This was a very quick trip, and food in Sweden was insanely expensive (really- a lunch that would cost $15 here was about $45 in Stockholm), so we weren't able to get to a lot of places I would have liked to try. (I'm just going to have to save my Krona and go back sometime for a food tour!) But we did have a couple of truly memorable meals, and discovered some fantastic new foods on our many visits to markets and grocery stores (we are all packaging nerds).
The one fancy meal we had was at Mistral, in the suburbs of Stockholm. I'd read about the restaurant in Saveur and liked the farm-to-table sound of it, expecting something a bit more rustic than the contemporary, detail-oriented, nouveau cuisine style offered at many of the city's other fine dining establishments. I was pleasantly surprised to find that Mistral was a wonderful combination of the two! Run by three young men who take turns cooking and working the floor, and serving only two to three tables per night, eating at the restaurant really felt like being in someone's home. (In fact, the other patrons dining while we were there were one of the chefs' parents!)
From the beautiful tablescapes made up of scattered items from the garden and kitchen, to the friendly conversations we had with all the guys, to the wonderfully imagined incarnations of seasonal foods, we were totally enchanted. We had a seven course meal with wine pairings, so I will fully admit that I don't remember every detail, but certain dishes really impressed me, like one made with beets cooked for 10 hours and then soaked in rosewater, and an unsweetened pumpkin granita that tasted more "pumpkiny" than anything I've ever had (including raw pumpkin, if that's possible?). I loved the dessert course of jerusalem artichoke ice cream (so delicate and sweet) paired with Tokaj so much that I want to try and recreate it. And both my friend and I were completely taken with the story of one chef's vegetarian-raised, eleven year old son tasting meat for the first time (freshly hunted elk) that inspired another dish with venison, cabbage, kelp and roe; the boy's reaction to the new taste sensation ("it tastes like fish") had sparked a conversation among the chefs about the similarities between the ocean floor and the forest floor. Really, everything was just beautiful, and totally worth the splurge.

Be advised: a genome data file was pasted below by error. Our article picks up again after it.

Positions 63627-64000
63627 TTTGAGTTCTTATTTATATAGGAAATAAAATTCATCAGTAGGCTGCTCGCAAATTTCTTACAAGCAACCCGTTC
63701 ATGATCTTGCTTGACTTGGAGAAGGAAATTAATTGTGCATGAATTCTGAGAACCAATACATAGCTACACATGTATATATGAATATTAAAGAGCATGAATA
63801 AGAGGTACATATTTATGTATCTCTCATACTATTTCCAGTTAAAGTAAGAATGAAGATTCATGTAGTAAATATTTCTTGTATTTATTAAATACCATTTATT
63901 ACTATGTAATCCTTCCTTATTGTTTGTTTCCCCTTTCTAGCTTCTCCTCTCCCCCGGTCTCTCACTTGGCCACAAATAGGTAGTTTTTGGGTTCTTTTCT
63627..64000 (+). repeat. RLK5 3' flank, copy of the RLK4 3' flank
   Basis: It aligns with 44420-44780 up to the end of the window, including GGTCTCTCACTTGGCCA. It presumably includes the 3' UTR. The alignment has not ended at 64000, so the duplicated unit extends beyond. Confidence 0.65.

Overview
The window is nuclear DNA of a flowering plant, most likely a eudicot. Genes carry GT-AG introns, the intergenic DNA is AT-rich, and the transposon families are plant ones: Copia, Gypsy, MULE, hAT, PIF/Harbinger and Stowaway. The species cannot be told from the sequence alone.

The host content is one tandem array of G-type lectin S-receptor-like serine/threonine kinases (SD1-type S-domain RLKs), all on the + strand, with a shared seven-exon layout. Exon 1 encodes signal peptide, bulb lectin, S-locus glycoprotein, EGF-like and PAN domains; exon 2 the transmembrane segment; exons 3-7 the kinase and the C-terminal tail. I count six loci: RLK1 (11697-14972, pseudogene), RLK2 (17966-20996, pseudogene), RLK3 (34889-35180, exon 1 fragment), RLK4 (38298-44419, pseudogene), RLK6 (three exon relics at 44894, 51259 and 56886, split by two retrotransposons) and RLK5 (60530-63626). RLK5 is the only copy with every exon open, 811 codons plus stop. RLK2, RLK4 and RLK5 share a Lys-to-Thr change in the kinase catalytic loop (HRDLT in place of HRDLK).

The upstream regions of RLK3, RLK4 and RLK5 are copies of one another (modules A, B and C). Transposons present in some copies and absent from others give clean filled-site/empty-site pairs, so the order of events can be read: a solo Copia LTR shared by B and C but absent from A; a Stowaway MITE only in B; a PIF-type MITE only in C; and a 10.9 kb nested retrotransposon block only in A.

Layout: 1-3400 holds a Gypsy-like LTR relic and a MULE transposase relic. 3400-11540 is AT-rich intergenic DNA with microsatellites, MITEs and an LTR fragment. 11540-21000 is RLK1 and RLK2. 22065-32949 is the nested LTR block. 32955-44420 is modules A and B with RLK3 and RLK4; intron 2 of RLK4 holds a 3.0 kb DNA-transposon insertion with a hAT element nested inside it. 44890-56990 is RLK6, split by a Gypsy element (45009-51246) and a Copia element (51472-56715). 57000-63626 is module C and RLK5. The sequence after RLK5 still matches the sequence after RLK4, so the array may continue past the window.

Besides Mistral, my other favorite food finds in Stockholm were the bakery at the Rosendals Tradgard, where they use locally milled, organic flour- I had the most amazing sourdough roll with basil pesto and walnuts- and Urban Deli, a grocery, bakery, and restaurant all in one, where we had this beautiful dish of roasted root vegetables served with hazelnuts, aged chevre and sour cream. YUM.
Also, since you know I love food on a stick, and have a particular fondness for the Twister Dog since I first discovered it at the Alameda County Fair three years ago, I couldn't resist stopping into this place when we passed it! I opted to try a "Waffle Dog," the making of which involved a special waffle iron designed to hold a hot dog and stick inside the batter, resulting in what looked like a hot dog in a sleeping bag and tasted... well, like a waffle wrapped around a hot dog.
In Uppsala, we had some truly spectacular meatballs with lingonberries at the aptly named and wonderfully decorated Lingon.
As we were on the road quite a bit, we ate quite a lot of easily transportable food like knackebrod with cheese, yogurt, sandwiches, etc.. I was thrilled to find that rhubarb was a popular flavor both for juice and yogurt, and became a little obsessed with trying all the other interesting kinds of juices as well (loved the lingonberry and elderflower, but was not such a big fan of rosehip).
One night in Orsa, after a day on the frozen lake and the observation that every open restaurant was serving pizza, we aquiesced and tried Swedish pizza. This one, with pineapple and ham as well as bananas and curry, was actually quite good.
And finally, here are some assorted grocery and market photos.